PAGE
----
Cheap cuts on the menu. But is that a bad thing?

The idea of ‘cheap food’ doesn’t sell that well with foodies.

Cheap = fast= nasty.

Huge glutinous plates of all-you-can-gorge buffets and buckets of trans fat glow in the dark bonelessness spring to mind.

But it seems there’s a growing desire to get more out of the produce we buy and it’s interesting to start to see this currently being reflected back at us in the latest wave of TV food shows.

This week, Channel 4s new Food show kicked off. OK the ‘investigation’ into the cost of supermarket baskets was almost insultingly obvious (Waitrose pricey, Asda cheaper. Fancy that!) but it is also highlighting so called cheap cuts such as this recipe for pork cheek ragu.

It was also interesting to hear food writer Diana Henry talking about the same issue on today’s Radio 4 Woman’s Hour. She made the point that cheap cuts are often seen as less popular things such as offal but that actually many were the traditional cuts of meat which have been overlooked. During the interview she also makes the point that meat doesn’t have to be the main focus of the meal and suggested listeners find more interesting things to do with the veg.

Maybe it’s the start of a new austerity brought about by necessity.

Possibly it’s got a lot to do with commissioning editors not wanting to push content which seems extravagant or overly indulgent

Either way, rediscovering some of the dishes from our past and seeking out ingredients available close to home sounds like a good way to reconnect with food and worth some experimentation.

What’s your favourite cheap cut? Let me know how you cook it below.

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3 thoughts on “Cheap cuts on the menu. But is that a bad thing?

  1. …Of course Cheap cuts belong on the menu. We’ve been eating them years but only just appear to have re-entered the public’s orbit; mostly due to the championing of offal, shin, pork belly etc by the media during the Credit Crunch. Obviously this is good thing; take Pork Belly for instance (my favourite)- ask around, you’d be amazed how many people actually love it; it’s as ubiquitous as Sausage and Mash in restuarants now. However, I don’t buy that we ever stopped eating them to be honest – cheap cuts have just gained more followers.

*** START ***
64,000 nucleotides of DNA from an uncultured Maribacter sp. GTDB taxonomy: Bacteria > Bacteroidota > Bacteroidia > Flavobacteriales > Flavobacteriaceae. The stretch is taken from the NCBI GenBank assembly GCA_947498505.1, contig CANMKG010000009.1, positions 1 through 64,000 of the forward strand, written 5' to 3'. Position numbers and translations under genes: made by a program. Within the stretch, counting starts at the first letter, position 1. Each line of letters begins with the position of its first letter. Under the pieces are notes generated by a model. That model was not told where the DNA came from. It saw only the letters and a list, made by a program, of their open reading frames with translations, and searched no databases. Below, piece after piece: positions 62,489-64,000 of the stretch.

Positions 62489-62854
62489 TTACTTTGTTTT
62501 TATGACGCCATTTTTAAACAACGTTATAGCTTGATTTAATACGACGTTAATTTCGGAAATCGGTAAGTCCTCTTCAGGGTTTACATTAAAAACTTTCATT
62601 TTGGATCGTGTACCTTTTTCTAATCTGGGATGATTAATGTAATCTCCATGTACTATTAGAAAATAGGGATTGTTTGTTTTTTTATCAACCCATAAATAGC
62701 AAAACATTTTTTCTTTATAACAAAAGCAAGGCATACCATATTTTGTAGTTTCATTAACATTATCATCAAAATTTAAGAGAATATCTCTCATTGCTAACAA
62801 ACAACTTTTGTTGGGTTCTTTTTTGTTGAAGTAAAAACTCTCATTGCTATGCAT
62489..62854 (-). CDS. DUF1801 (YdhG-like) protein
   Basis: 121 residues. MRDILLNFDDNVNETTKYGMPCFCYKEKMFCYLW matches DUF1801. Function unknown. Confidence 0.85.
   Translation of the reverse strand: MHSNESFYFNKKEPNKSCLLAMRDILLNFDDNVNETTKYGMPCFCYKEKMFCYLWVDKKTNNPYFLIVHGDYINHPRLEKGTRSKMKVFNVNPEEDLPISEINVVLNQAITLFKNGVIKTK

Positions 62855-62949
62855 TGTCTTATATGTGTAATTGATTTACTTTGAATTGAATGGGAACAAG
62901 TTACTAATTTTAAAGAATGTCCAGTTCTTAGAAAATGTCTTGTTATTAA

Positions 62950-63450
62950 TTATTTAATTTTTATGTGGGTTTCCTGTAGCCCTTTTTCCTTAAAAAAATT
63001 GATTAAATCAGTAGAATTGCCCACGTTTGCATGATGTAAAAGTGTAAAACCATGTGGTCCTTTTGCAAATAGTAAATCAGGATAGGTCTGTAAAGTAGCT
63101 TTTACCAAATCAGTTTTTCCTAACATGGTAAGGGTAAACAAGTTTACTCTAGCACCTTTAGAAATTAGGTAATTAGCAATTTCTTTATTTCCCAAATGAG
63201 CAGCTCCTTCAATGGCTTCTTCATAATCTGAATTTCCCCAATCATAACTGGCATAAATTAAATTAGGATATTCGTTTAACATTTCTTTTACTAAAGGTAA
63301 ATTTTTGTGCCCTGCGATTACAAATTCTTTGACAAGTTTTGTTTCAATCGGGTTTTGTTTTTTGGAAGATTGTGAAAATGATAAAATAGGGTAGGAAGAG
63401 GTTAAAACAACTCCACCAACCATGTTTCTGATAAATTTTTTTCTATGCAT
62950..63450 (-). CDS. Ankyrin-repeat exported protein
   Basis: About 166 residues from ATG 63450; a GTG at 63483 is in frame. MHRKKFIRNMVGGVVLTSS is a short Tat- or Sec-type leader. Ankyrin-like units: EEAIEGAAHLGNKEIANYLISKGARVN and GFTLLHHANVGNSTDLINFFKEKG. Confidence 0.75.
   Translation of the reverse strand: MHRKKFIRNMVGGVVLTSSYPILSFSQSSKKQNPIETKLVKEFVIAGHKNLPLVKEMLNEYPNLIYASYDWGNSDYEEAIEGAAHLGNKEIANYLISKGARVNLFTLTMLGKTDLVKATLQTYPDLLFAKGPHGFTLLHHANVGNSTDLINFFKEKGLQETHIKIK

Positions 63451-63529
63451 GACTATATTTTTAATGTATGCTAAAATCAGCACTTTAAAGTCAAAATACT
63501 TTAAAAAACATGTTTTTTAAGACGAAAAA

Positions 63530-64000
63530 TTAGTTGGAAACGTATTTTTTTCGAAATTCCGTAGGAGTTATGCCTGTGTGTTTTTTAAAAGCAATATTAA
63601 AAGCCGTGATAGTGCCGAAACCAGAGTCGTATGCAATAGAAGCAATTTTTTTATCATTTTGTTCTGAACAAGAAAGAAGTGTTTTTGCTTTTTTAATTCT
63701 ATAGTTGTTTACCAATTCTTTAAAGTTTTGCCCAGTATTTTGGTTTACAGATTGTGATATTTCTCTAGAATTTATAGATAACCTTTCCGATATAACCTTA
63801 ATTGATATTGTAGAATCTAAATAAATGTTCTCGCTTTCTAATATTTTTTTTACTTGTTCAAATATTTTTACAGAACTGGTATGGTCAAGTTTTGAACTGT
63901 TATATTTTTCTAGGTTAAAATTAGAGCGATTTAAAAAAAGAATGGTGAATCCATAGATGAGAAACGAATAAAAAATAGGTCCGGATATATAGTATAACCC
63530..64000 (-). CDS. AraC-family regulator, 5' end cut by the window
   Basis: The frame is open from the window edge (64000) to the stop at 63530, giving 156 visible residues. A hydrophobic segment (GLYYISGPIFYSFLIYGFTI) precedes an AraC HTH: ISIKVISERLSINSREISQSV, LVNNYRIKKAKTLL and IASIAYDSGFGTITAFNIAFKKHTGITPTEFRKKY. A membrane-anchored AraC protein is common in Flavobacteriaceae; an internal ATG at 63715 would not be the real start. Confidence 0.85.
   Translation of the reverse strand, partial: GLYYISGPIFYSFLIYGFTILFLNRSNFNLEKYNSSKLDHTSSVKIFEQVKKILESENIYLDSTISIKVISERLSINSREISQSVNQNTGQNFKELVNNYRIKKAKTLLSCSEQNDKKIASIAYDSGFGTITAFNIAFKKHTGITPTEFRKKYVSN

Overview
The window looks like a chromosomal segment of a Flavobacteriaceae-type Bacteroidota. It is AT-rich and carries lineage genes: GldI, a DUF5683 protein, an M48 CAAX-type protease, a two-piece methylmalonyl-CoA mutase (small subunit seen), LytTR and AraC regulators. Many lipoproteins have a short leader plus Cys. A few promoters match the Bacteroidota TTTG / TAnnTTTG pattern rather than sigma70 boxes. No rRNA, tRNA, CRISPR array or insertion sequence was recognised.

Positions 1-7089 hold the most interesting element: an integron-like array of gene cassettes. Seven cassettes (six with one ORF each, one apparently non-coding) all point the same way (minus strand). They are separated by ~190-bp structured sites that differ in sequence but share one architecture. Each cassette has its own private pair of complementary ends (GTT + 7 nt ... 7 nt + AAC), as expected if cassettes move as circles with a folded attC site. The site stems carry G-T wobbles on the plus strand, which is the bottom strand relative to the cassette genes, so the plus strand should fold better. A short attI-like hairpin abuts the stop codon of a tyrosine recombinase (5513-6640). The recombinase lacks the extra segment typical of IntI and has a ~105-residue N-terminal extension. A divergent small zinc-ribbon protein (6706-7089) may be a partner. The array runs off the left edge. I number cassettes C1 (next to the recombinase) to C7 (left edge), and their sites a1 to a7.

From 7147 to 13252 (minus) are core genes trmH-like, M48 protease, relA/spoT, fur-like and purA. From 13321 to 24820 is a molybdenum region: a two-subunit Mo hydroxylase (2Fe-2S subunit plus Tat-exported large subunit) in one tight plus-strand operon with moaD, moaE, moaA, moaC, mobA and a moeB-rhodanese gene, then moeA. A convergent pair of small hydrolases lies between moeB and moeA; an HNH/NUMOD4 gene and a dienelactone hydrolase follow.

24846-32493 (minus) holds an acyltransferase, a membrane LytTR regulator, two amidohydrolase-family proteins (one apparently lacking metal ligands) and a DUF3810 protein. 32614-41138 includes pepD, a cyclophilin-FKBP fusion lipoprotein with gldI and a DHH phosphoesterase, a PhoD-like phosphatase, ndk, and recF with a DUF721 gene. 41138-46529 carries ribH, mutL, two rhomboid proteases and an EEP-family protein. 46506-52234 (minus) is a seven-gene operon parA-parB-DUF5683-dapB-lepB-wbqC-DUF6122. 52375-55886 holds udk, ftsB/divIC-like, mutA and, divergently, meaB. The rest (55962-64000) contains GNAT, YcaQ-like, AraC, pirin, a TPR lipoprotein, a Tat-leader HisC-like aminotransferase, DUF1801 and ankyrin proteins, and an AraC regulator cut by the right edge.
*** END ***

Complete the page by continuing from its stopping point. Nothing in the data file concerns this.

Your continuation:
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  2. I’m a young guy (24) and I’ve got to say that programs like the ones mentioned here have really brought cheaper cuts to my attention. I enjoy kidney’s and liver but it isn’t something I could have often as I find it incredible rich.

    If we’re talking cheaper cuts of ‘meat’ then I’d say I actually prefer them! Give me a bit of beef shin over a fillet any day. It’s so rich and a full of flavour. I find people who plump for fillet usually have lots of money and little time and therefore get rewarded with little flavour (albeit from a tender cut).

    My favourite way to do shin is as a beef and ale stew with suet dumplings. 2.5hrs. perfect.

    As leigh said, pork belly is great too. Great for crackling and it has a tendency to make me go “mmm…”.

    I do wonder though, do you end up paying more for the meal once the utility bills have come through?

    ——————–

    Sarah, do you ever review restaurants in the harrogate area. I’ve just started up a blog where I’m going to do just that http://www.lukeduffy.blogspot.com. I’d love to get paid to write eventually, any tips on getting into it?

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    1. Hi Luke, thanks for the comment and for forwarding your link – will take a look 🙂 as to getting paid for food blogging….that’s a tough call. Have you thought about seeking advertising for your site – sponsorship? I haven’t gone down that route as yet but, if you have quite a large following, then maybe that would work out although in my experience most people are doing it for fun. Interesting question though and an idea I could blog on in future I think.

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